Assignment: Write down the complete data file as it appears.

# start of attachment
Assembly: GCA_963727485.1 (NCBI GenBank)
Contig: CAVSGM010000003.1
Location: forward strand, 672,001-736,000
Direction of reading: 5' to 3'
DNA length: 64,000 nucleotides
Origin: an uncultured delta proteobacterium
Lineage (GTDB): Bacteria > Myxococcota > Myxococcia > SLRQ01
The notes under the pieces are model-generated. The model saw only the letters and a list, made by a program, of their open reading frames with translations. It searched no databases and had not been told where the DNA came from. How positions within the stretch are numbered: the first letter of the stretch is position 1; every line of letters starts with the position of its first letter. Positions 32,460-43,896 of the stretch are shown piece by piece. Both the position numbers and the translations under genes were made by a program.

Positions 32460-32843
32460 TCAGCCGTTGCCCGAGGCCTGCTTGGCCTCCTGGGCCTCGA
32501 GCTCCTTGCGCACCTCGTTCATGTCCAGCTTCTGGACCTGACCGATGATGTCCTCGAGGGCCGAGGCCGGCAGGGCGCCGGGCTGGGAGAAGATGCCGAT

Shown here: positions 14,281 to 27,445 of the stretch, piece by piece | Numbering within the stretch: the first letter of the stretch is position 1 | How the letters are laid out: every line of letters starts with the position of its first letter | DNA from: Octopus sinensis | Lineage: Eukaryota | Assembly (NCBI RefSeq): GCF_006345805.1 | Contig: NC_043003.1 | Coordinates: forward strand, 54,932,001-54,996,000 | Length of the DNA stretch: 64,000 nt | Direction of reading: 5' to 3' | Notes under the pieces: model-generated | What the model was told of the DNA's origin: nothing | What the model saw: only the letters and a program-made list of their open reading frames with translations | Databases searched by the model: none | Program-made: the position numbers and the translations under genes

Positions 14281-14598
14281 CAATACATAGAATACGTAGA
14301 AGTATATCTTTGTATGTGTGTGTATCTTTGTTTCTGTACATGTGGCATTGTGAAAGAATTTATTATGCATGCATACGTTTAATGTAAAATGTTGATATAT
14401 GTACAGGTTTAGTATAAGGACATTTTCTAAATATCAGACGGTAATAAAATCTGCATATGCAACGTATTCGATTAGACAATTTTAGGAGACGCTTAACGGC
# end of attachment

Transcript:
Assembly: GCA_963727485.1 (NCBI GenBank)
Contig: CAVSGM010000003.1
Location: forward strand, 672,001-736,000
Direction of reading: 5' to 3'
DNA length: 64,000 nucleotides
Origin: an uncultured delta proteobacterium
Lineage (GTDB): Bacteria > Myxococcota > Myxococcia > SLRQ01
The notes under the pieces are model-generated. The model saw only the letters and a list, made by a program, of their open reading frames with translations. It searched no databases and had not been told where the DNA came from. How positions within the stretch are numbered: the first letter of the stretch is position 1; every line of letters starts with the position of its first letter. Positions 32,460-43,896 of the stretch are shown piece by piece. Both the position numbers and the translations under genes were made by a program.

Positions 32460-32843
32460 TCAGCCGTTGCCCGAGGCCTGCTTGGCCTCCTGGGCCTCGA
32501 GCTCCTTGCGCACCTCGTTCATGTCCAGCTTCTGGACCTGACCGATGATGTCCTCGAGGGCCGAGGCCGGCAGGGCGCCGGGCTGGGAGAAGATGCCGAT

Shown here: positions 14,281 to 27,445 of the stretch, piece by piece | Numbering within the stretch: the first letter of the stretch is position 1 | How the letters are laid out: every line of letters starts with the position of its first letter | DNA from: Octopus sinensis | Lineage: Eukaryota | Assembly (NCBI RefSeq): GCF_006345805.1 | Contig: NC_043003.1 | Coordinates: forward strand, 54,932,001-54,996,000 | Length of the DNA stretch: 64,000 nt | Direction of reading: 5' to 3' | Notes under the pieces: model-generated | What the model was told of the DNA's origin: nothing | What the model saw: only the letters and a program-made list of their open reading frames with translations | Databases searched by the model: none | Program-made: the position numbers and the translations under genes

Positions 14281-14598
14281 CAATACATAGAATACGTAGA
14301 AGTATATCTTTGTATGTGTGTGTATCTTTGTTTCTGTACATGTGGCATTGTGAAAGAATTTATTATGCATGCATACGTTTAATGTAAAATGTTGATATAT
14401 GTACAGGTTTAGTATAAGGACATTTTCTAAATATCAGACGGTAATAAAATCTGCATATGCAACGTATTCGATTAGACAATTTTAGGAGACGCTTAACGGC